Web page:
PLACES TO VISIT IN BHARATPUR

 

Located just 20km from Mathura,Bharatpur was founded by Maharaja Suraj Mal in 1733, once the capital of Jat Kingdom ruled by Sinsinwar Maharajas. In fact, this land of the Jats has its own historical significance and tells many stories of braveries against the attacks by Mughals and the British. The area is also famous for the forts, palaces and the Mughal and Rajput architecture visible almost everywhere. The Land, its people and the architecture tell an impassive story about these fighters who survived and flourished in these hostile conditions.

 

 

Keoladeo Ghana Bird Sanctuary

 

The Bird Sanctuary plays host to the most amazing and unbelievable variety of feathered ambassadors across the globe(including Siberian crane) The Keoladeo itself is only 30 odd sq km. However the well-traversed treks can be covered on a hired rickshaws. The Rickshaw pullers are an amazing bunch of characters and are renowned for their knowledge on birds. It is also recommended to avail the boat trip in early morning or late evening along with a pair of binoculars. More than 400 genus of birds, mammals and reptiles wander comfortably within the protected zones of this park. The onset of winter witnesses an exodus of migratory birds from all over world. These guests enjoy the hospitality of the Park from August to February. Visitors are varied and yet stay for one common cause, survival. The Spanish Sparrow, Coot Snipes, Rosy Pelican, Flamingo, Red Crested Porhard and the Siberian cranes flock the Park during this season. More than 45,000 trees and the stretch of marshy land also create a conducive environment for Spotted Deer, Sambhars, Pythons, Blue Bull, Black Buck, Jackals and Monitor Lizards.

 

 

Lohagarh Fort

 

Lohagarh Fort (Iron fort) got its name from its invincibility wherein it withstood repeated attempts by the British to conquer it. Constructed by the Bharatpur Jat ruler King Suraj Mal in the early 18th century Lohagarh is considered to be one of the strongest fort ever built in Indian history. The Lohagarh fort scores a little less on lavishness and splendor but makes up the same with the highly creative defense system that protected it every time. The monuments of Kishori and Moti Mahal and Kothi Khas are worth spending time in. The towers of Jawahar and Fateh Burj were constructed inside the fort for commemorating the victories over Mughals and British. The Ashtadhatu (eight-metals) gateway is work of great artmanship displaying paintings of huge elephants. The moat surrounding the fort thwarted at least 4 British attempts to lay siege to the fort. The gardens in the fort are beautiful and stand testimony to the artistic and aesthetic nature of the rulers.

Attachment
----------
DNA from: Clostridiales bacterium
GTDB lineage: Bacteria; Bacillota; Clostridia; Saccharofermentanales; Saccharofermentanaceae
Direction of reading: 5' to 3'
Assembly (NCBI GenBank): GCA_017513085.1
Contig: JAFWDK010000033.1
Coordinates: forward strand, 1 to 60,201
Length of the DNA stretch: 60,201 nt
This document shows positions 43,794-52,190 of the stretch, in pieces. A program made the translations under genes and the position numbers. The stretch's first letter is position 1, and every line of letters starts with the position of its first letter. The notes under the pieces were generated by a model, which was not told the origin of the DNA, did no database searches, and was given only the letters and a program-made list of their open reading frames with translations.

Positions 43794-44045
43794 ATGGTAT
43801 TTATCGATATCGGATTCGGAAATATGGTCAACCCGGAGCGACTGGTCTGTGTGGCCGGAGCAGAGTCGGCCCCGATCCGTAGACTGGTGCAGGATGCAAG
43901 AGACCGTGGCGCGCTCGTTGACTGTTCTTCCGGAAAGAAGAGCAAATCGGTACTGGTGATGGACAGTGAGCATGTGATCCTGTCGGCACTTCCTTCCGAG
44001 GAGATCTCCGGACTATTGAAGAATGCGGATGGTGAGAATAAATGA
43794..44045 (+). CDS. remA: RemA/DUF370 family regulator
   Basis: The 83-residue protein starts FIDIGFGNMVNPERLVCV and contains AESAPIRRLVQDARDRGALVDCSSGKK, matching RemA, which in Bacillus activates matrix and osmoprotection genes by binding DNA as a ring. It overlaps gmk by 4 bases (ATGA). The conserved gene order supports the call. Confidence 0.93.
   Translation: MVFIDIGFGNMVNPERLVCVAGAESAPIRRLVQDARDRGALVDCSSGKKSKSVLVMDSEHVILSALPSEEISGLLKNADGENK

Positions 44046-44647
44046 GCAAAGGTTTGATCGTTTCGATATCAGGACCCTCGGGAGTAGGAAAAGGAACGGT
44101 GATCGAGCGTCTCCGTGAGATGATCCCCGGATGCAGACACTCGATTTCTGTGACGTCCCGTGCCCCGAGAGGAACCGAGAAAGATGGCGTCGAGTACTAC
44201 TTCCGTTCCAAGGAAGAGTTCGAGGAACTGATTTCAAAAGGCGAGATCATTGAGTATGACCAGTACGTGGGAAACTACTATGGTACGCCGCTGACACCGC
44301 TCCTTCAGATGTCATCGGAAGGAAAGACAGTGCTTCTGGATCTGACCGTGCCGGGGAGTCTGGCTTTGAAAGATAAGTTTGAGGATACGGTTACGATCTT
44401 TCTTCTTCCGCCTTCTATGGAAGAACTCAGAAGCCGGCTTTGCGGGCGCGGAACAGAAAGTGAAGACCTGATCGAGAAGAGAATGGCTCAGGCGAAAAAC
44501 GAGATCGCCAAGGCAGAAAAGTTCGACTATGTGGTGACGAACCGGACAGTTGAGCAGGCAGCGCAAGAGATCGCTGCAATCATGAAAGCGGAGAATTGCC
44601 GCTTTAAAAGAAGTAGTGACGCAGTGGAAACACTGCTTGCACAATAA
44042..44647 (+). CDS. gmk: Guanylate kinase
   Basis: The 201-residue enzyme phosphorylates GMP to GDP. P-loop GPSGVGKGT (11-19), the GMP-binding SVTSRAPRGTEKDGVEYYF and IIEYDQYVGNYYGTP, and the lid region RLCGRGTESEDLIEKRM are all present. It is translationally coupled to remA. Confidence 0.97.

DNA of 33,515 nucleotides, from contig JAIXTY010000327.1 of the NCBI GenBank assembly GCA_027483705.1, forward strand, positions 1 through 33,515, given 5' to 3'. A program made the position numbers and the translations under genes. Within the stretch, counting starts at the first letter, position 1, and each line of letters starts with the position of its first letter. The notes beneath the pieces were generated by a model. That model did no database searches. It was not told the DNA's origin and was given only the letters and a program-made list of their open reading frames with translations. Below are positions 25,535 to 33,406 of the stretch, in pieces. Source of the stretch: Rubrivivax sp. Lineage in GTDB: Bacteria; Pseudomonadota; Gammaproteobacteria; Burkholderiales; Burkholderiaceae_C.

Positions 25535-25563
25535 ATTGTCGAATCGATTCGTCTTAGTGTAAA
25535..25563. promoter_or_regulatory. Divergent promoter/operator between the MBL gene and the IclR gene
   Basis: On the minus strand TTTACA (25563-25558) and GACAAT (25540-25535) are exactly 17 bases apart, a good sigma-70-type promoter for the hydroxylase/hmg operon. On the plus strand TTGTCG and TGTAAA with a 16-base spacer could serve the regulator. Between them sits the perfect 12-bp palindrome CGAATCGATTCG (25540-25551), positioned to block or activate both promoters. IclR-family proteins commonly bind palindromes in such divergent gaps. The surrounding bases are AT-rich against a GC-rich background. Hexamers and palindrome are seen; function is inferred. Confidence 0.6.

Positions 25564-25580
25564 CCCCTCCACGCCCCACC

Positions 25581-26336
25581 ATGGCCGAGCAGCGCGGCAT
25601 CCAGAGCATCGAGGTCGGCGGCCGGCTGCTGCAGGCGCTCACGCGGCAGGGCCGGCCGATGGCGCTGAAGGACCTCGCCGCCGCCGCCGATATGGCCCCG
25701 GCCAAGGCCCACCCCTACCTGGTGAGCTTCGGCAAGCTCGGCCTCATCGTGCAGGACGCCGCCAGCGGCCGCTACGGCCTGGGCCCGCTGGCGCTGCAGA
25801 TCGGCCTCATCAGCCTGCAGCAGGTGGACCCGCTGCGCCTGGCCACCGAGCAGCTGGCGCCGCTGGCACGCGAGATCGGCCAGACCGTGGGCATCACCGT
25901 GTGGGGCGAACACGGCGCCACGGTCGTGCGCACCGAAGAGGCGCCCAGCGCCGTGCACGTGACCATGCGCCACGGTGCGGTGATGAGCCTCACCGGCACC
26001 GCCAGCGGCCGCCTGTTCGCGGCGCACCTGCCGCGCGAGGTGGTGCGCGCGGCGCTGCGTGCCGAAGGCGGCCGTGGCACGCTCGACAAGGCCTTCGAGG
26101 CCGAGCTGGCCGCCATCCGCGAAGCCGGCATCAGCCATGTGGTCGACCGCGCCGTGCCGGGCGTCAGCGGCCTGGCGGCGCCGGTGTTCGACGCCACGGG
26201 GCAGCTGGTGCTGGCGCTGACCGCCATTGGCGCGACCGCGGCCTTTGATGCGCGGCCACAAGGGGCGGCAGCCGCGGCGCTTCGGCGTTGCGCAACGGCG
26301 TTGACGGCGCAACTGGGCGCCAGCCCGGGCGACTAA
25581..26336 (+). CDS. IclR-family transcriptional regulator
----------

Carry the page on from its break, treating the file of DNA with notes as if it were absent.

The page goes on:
Bharatpur Museum

 

The Bharatpur Museum is situated in the premise of The famous Lohagarh Fort, along with its rich treasure of archaeological wealth. The palatial building once known as the Kachahari kalan, (an Administrative block of Bharatpur state) was converted into a Museum in 1944 AD. Later other parts of the building were also attached to the museum The exhibits include excavated sculptures from old villages of Mallah, Bayana, Bareh, etc. The artifacts are from the Ist century A.D. (Kushan period) to 19th century A.D. The museum displays an array of paintings, zoological specimens, local art and manuscripts in full glory. The miniature peepal leave and mica paintings are a treat to watch. Weaponry of the Rajput warriors is also on display in 'Chaddra'. It is worth remembering that the museum welcome visitors only between 1000hr to 1630hr everyday except Fridays and gazetted holidays

 

 

 

Deeg Fort 

 

Deeg used to be the capital of the Jats during the 18th century. The Deeg Fortress constructed in the early 18th century is square is constructed on a raised ground. the Fort is surrounded by a wide shallow moat. The Fortress wall completes the peripheral distance of almost 7.8 Km. Permitting entry only through the 10 gateways and strengthened by 72 bastions the fort could withstand cannon strikes as its gateway bore the thuds of white elephants. The Fort plays host to a dozen massive towers which housed several cannons which could shoot targets at a large distance accurately. The Suraj Mal Haveli inside the fortress displays typical Bengali curved bamboo roof, said to be imported by a Bengali architect Vidyadhar Bhattacharya from Jaipur.